Ministers are to perform a U-turn by shelving plans for a national road pricing scheme that would have cost motorists up to £1.30 a mile.
If you\’ve got a scarce resource then you want to charge people for using it. The charge should also be proportional to the usage. Fuel tax is a proxy, but not a very good one, as it doesn\’t account for the time and place of use: which is the congestion part that we really want to tackle.
In one of those little bits of serendipity, the new Oxford Entrance exams have been revealed. The first question is as follows:
Every motorist pays the same amount for road tax, regardless of how much they use the
roads: someone who covers as little as 1 000 miles pays the same as someone who
covers 20 000. This is unfair. Road tax should be scrapped and the money raised by an
increase in the tax on car fuel. Making this change would ensure that those who use the
roads more would pay more. This would not only be a fairer system, but could also bring
in more revenue.
Which of the following best illustrates the principle underlying the argument above?
A People should receive free medical treatment only if they cannot afford to pay
B People who travel to work every day by train should pay a lower fare than
those who travel only occasionally.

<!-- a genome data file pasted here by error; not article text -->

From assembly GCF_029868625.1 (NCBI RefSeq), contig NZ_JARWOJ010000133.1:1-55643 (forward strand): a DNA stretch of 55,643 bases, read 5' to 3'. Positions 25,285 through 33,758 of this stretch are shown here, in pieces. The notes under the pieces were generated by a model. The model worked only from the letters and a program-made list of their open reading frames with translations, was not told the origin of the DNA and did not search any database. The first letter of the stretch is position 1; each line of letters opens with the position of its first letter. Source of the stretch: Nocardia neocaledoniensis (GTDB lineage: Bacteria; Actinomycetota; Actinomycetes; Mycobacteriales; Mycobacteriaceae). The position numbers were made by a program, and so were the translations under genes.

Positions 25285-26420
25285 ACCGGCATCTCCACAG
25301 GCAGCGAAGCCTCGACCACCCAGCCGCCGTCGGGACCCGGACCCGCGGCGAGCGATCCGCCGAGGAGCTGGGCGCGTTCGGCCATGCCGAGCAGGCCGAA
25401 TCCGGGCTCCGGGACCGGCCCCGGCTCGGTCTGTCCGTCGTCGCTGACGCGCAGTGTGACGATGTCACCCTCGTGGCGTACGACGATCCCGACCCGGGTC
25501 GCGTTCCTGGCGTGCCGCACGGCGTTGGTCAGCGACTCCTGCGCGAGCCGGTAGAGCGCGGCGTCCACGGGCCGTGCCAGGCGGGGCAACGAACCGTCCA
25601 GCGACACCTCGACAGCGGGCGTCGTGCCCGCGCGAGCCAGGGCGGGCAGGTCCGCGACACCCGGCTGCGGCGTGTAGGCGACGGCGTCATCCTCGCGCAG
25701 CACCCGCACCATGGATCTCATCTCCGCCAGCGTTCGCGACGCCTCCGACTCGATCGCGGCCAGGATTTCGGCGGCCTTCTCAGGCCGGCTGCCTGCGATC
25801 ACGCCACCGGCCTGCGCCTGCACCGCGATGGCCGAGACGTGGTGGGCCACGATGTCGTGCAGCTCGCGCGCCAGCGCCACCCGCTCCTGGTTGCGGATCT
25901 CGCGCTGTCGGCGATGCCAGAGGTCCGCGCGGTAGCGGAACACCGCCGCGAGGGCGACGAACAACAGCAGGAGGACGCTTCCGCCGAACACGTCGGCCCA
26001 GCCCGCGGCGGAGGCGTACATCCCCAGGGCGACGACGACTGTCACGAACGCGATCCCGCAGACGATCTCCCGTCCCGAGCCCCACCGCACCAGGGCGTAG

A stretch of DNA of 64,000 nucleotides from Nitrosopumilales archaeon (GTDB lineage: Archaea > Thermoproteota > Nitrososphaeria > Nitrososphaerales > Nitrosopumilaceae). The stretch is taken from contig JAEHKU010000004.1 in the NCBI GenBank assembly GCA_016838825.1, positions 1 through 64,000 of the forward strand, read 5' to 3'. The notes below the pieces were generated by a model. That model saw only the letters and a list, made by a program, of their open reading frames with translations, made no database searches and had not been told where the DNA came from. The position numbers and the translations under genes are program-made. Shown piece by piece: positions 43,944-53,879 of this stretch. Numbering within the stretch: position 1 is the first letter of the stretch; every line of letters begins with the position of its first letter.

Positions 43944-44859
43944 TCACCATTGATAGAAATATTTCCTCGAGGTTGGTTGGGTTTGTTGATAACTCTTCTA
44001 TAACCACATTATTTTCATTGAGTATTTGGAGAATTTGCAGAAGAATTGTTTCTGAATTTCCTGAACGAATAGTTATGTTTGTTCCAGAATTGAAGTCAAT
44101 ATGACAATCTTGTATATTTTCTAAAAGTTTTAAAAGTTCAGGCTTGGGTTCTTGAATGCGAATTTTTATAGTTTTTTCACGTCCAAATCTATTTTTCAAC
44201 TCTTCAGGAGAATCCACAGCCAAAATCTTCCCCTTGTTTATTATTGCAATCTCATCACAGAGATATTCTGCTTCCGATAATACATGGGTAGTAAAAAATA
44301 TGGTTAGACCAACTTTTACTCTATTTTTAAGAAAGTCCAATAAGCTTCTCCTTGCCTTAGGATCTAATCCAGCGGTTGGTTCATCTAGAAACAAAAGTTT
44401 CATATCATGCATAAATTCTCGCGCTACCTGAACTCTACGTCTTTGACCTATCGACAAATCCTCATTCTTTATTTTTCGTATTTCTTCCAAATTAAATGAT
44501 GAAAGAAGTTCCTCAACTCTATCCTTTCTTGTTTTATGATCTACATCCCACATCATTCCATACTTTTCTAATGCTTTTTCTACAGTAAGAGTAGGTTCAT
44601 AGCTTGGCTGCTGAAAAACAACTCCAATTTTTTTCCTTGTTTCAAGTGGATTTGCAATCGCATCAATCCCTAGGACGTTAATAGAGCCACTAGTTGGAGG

C People who earn more than double the average wage should be made to pay
much higher charges for dental treatment.
D Television channels should be paid for by subscription so that only those
people who watch them should be made to pay.
E Telephone charges should be higher for business customers than for
domestic customers because they are using the system only to make money.
I\’ve just had an email asking me for money to support some federasts. Yes, I know, laugh. It was some French intellectual as well. Who says this:
Franck Biancheri expressed his deep belief that the European construction has now reached a crucial stage of its history and that the main challenge of this decade consists of being able to reconcile democracy and European unity; for otherwise the course of history will lead to a united but undemocratic Europe embodied by the emerging populist trends.